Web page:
Satisfaction with What We Have
Let your character be free from the love of money, being content with what you have; for He Himself has said, “I will never desert you, nor will I ever forsake you,” so that we confidently say, “The Lord is my helper, I will not be afraid. What shall man do to me?” (13:5–6)
- H. Spurgeon said, “I’ve been in a lot of testimony meetings, and I’ve heard a lot of people share how they’ve sinned, and I’ve had people come to me and make confession of sin. But in all my life I’ve never had one person confess the sin of covetousness to me.” I have rarely had anyone confess covetousness to me, either.
A man once came into my office asking to confess a sin. He was obviously serious and quite broken up. He said his sin was gluttony. When I remarked that he did not look overweight, he replied, “I know. It is not that I eat too much but that I want to. I continually crave food. It’s an obsession.”
Covetousness is much like this man’s gluttony. You do not have to acquire a lot of things to be covetous. In fact you do not have to acquire anything at all. Covetousness is an attitude; it is wanting to acquire things, longing for them, setting our thoughts and attention on them—whether we ever possess them or not.
When John D. Rockefeller was a young man, a friend reportedly asked him how much money he wanted. “A million dollars,” he replied. After he had earned a million dollars, the friend asked him again how much money he wanted. The answer this time was, “Another million.” Covetousness and greed follow a principle of increasing desire and decreasing satisfaction, a form of the law of diminishing returns. “He who loves money will not be satisfied with money, nor he who loves abundance with its income. This too is vanity” (Eccles. 5:10). The more you get the more you want. When we focus on material things, our having will never catch up with our wanting. It is one of God’s unbreakable laws.
Love of money is one of the most common forms of covetousness, partly because money can be used to secure so many other things that we want. Loving money is lusting after material riches, whatever the form is. A Christian should be free from such love of material things. Love of money is sin against God, a form of distrust. For He Himself has said, “I will never desert you, nor will I ever forsake you.” Among other things, loving money is trusting in uncertain riches rather than the living God (1 Tim. 6:17), looking for security in material things instead of in our heavenly Father. “Beware, and be on your guard against every form of greed,” Jesus warned, “for not even when one has an abundance does his life consist of his possessions” (Luke 12:15).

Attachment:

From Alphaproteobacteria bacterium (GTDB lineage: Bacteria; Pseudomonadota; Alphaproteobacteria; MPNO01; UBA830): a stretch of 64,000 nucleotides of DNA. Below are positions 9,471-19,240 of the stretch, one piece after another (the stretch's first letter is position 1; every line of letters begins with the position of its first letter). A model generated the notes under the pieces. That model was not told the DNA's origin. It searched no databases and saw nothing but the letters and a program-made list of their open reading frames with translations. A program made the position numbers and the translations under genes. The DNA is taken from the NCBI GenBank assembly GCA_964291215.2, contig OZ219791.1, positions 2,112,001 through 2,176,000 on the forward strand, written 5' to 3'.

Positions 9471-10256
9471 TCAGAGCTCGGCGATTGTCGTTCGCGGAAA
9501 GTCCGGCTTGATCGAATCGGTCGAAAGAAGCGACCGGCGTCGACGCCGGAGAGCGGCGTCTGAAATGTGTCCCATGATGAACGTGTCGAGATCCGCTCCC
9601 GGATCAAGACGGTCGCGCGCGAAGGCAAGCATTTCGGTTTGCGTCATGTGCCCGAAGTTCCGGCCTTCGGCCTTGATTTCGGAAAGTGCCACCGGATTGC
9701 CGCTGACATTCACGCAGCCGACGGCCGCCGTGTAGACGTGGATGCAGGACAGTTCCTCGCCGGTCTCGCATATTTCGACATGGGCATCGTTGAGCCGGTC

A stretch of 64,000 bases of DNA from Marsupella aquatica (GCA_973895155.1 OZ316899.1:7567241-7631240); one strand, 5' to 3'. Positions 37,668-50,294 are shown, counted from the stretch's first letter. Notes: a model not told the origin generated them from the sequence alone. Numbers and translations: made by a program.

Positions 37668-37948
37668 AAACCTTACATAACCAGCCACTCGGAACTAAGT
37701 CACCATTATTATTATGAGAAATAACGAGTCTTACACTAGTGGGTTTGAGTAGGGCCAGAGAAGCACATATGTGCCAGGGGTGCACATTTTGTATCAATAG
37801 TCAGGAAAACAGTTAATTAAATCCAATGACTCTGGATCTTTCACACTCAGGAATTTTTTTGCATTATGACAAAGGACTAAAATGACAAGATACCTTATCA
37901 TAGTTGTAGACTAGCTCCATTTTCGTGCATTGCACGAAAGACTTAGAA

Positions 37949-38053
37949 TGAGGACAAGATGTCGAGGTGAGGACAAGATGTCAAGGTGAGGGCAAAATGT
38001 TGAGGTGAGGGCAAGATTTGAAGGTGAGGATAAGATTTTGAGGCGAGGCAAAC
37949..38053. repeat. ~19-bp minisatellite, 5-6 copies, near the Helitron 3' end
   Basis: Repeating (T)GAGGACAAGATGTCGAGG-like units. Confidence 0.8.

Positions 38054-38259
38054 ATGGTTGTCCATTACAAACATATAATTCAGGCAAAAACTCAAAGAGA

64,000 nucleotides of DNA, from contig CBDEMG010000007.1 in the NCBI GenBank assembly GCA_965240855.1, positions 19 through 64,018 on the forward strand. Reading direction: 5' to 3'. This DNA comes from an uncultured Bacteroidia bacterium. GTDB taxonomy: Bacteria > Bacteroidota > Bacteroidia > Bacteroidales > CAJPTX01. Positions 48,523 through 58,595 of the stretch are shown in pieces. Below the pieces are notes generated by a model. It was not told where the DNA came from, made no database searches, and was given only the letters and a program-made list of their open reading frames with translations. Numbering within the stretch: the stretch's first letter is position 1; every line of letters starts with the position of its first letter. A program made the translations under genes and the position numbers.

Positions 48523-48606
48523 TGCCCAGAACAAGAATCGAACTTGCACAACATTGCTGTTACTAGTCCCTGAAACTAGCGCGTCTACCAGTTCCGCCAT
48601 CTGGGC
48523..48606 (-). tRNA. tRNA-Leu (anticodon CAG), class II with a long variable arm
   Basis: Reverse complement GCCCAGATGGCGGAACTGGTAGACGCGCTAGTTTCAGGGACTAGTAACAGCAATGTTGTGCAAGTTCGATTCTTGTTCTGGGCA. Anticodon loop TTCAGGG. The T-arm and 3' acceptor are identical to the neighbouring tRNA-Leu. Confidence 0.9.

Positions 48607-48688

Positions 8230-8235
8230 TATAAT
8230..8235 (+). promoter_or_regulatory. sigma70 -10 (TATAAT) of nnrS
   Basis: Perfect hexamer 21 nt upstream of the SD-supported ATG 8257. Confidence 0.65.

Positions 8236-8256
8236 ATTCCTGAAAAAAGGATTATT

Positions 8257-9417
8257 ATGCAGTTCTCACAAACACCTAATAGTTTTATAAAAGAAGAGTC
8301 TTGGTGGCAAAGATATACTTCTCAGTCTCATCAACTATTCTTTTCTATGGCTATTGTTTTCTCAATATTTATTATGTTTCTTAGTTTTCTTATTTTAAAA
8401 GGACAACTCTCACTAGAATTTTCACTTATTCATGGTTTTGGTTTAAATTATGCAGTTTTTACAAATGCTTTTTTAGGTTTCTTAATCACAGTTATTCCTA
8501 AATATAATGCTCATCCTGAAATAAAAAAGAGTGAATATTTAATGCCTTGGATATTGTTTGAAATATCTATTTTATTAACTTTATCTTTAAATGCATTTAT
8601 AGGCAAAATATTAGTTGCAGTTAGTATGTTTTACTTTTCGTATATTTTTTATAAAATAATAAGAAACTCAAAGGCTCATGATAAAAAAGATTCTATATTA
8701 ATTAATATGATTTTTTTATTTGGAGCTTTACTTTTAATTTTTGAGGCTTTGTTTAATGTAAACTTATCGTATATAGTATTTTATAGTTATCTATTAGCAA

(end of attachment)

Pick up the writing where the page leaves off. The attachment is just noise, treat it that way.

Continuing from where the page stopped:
Achan’s love of money cost Israel a defeat at Ai, the lives of at least thirty-six of his fellow countrymen, his own life, and the lives of his family and flocks (Josh. 7:1, 5, 25). After Naaman was cleansed of leprosy, following Elisha’s instruction to wash seven times in the Jordan, the prophet refused any payment. But Gehazi, Elisha’s servant, later ran back to Naaman and deceived him in order to profit from the grateful captain. After lying again, he was cursed by Elisha with Naaman’s leprosy (2 Kings 5:15–27). His greed led to lying, deceit, and leprosy. Judas was greedy as well as traitorous, willing to betray the Son of God for thirty pieces of silver. Ananias and Sapphira paid for their greed and attempted deceit with their lives (Acts 5:1–10). Greed is not a trifling sin before God. It has kept many unbelievers out of the kingdom, and it has caused many believers to lose the joy of the kingdom, or worse.
It is not wrong, of course, to earn or to have wealth. Abraham and Job were extremely wealthy. The New Testament mentions a number of faithful believers who had considerable wealth. It is love of money that “is a root of all sorts of evil, and some by longing for it have wandered away from the faith, and pierced themselves with many a pang” (1 Tim. 6:10). It is longing after it and trusting in it that is sinful. “If riches increase, do not set your heart upon them,” David counsels (Ps. 62:10). Job puts the principle clearly: “If I have put my confidence in gold, and called fine gold my trust, if I have gloated because my wealth was great, and because my hand had secured so much; … That too would have been an iniquity calling for judgment, for I would have denied God above” (Job 31:24–25, 28). Trust in money is distrust in God.
Some persons love money but never acquire it. Other persons’ love of money is in acquiring it. They live for the thrill of adding to their bank accounts, stock holdings, or conglomerates. For others, loving money is hoarding it. Misers are not so much interested in increasing their possessions as in simply holding on to them. They love money for its own sake. Still others are more interested in the things they can buy and display with their wealth. The conspicuous consumer is the big spender who flaunts his wealth. Whatever form love of money may take, the spiritual result is the same. It displeases God and separates us from Him. Nicer clothes, a bigger house, another car, a better vacation tempt all of us. But God tells us to be satisfied. Be content with what you have.